Pope John Paul II made the traditional papel Easter message of peace yesterday an appeal for Christians to link the doctrine of Christ's resurrection to the Roman Catholic ban on abortion.
The day's religious celebrations around the world were generally peaceful, but in the Davao City, Philippines, terrorists threw two grenades into crowds at San Pedro Cathedral, killing 11 people and wounding 150.
In Jerusalem, Roman Catholics and Protestants mingled with Jewish worshipers as Easter Sunday coincided with the first day of Passover for the first time in 28 years.
A Roman Catholic sunrise mass of the resurrection said by the Latin Patiarch of Jerusalem, Giacomo Giuseppe Beltritti, opened Holy Land celebrations at the Church of the Holy Sepulcher, the traditional site of Christ's tomb.
Protestants celebrated outside the Jerusalem city walls at the Garden Tomb, a skull-shaped hill that some scholars believe was the site of the crucifixion.
At the Wailing Wall, a remnant of the temple of Christ's time, Jewish morning prayers commemorated the Israelites' flight from Egypt.
Pope John Paul conferred his yearly urbi et orbi (to the city and the world) blessing from the balcony of St. Peter's Basilica in the Vatican. In addition to greeting for peace to "all those who live in anxiety, in tension under threat" around the world, the pope addressed a special greeting to his native Poland, where economic and political tensions remain high.
In reiterating the church's stand on abortion, he said that Easter's "message of life freed from death" should prevail among Christians against the "illusions of those who see human progress in the right to nflict death on life which has just been conceived."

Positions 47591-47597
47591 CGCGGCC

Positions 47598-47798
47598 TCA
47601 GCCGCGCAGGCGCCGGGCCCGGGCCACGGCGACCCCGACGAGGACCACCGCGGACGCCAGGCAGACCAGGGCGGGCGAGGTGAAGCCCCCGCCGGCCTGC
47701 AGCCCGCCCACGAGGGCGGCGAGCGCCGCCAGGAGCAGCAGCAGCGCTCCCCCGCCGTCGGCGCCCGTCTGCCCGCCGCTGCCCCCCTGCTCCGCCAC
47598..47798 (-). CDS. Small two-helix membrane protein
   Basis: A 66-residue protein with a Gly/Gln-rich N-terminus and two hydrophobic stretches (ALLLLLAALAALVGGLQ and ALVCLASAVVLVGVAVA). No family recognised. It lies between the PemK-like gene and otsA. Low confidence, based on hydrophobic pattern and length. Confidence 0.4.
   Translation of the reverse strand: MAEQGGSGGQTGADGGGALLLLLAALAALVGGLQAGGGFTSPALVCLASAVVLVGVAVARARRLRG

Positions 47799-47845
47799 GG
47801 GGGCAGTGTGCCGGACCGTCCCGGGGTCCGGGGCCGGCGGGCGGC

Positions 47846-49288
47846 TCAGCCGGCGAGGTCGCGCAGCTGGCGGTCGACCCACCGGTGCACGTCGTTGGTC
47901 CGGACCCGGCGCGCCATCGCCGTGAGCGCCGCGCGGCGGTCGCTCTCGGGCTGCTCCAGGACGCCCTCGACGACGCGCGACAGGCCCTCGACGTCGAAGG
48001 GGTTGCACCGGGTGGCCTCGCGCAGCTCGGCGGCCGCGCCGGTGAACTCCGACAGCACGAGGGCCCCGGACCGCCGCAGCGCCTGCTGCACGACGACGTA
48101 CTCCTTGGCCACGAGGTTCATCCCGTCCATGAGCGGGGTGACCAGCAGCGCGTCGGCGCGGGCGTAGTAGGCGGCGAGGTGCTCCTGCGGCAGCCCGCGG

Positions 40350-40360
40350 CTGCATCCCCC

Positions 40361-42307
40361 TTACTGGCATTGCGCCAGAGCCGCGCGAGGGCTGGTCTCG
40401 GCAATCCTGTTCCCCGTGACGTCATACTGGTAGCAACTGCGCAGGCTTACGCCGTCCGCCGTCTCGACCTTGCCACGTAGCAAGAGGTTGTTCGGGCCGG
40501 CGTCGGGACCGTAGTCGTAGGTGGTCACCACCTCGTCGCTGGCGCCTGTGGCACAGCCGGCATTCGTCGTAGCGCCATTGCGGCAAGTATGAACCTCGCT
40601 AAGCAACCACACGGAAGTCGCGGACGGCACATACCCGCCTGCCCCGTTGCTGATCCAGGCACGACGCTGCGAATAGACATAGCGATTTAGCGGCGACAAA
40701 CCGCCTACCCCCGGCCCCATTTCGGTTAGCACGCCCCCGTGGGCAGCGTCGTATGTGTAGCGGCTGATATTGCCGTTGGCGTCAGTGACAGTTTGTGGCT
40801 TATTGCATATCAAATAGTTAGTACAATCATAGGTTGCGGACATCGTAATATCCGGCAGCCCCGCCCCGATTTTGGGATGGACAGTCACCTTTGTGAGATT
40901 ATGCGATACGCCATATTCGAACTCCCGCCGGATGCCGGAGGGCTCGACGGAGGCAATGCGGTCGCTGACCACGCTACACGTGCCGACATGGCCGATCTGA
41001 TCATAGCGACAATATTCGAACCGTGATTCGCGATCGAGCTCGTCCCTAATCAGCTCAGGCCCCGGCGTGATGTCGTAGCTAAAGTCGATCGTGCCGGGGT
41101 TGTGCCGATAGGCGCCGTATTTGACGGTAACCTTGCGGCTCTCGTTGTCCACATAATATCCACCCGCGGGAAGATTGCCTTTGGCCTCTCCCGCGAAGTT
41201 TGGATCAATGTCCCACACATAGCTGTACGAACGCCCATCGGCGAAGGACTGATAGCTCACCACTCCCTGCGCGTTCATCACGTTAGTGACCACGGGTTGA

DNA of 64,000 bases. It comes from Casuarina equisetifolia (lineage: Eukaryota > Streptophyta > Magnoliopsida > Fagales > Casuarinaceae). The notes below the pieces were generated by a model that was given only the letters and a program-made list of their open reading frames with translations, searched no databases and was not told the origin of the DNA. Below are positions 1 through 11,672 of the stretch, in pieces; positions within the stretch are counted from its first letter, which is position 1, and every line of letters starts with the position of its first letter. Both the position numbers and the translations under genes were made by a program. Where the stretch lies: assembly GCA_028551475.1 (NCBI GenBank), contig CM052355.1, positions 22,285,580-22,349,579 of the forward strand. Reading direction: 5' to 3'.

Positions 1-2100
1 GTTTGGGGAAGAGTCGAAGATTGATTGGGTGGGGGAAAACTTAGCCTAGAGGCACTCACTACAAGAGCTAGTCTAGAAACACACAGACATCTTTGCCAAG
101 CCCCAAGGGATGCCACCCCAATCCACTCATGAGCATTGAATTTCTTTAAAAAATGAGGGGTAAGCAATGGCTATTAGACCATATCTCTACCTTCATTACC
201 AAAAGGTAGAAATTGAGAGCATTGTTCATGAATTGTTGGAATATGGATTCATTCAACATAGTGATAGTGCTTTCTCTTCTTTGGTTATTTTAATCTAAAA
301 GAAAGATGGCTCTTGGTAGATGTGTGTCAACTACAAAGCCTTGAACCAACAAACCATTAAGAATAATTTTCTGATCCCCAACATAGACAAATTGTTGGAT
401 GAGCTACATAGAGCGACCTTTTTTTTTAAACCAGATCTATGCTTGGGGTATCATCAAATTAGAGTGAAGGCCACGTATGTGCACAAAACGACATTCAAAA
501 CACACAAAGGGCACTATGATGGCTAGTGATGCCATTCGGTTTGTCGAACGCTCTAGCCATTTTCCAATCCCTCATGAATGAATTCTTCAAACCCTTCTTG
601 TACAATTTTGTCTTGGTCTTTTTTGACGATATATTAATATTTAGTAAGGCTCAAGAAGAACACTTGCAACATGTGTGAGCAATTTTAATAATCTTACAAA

In addition to the terrorist attack on the Philippine cathedral, world tensions and national political strife were reflected in Easter observations elsewhere. In strongly Roman Catholic Spain, Basque nationwaliets defied a government ban and held a demonstration at Guernica, the Basque national shrine, as police attempted to block roads leading to the city.
Irish republicans staged rallies and parades in Northern Ireland to mark the 1916 Dublin rebellin against the British, whose rule in the predominantly Protestant north they oppose. Two demonstrators were killed in Londonderry when an Army jeep plowed into a crowd of about 100 people during the fifth night of anti-British rioting. Masked gunmen fired a volley over Republican graves in Belfast's Milltown Cemetery to synbolize their defiance.
Easter services in the West German cities of Kiel, Hanover, West Berlin and Osnabruck were disrupted by demonstrators protesting the death during a prison hunger strike of convicted terrorist Sigurd Debus.The disruptions were part of a wave of sit-ins, arson. railroad sabotage and bombings across the country since Debus died last Thursday.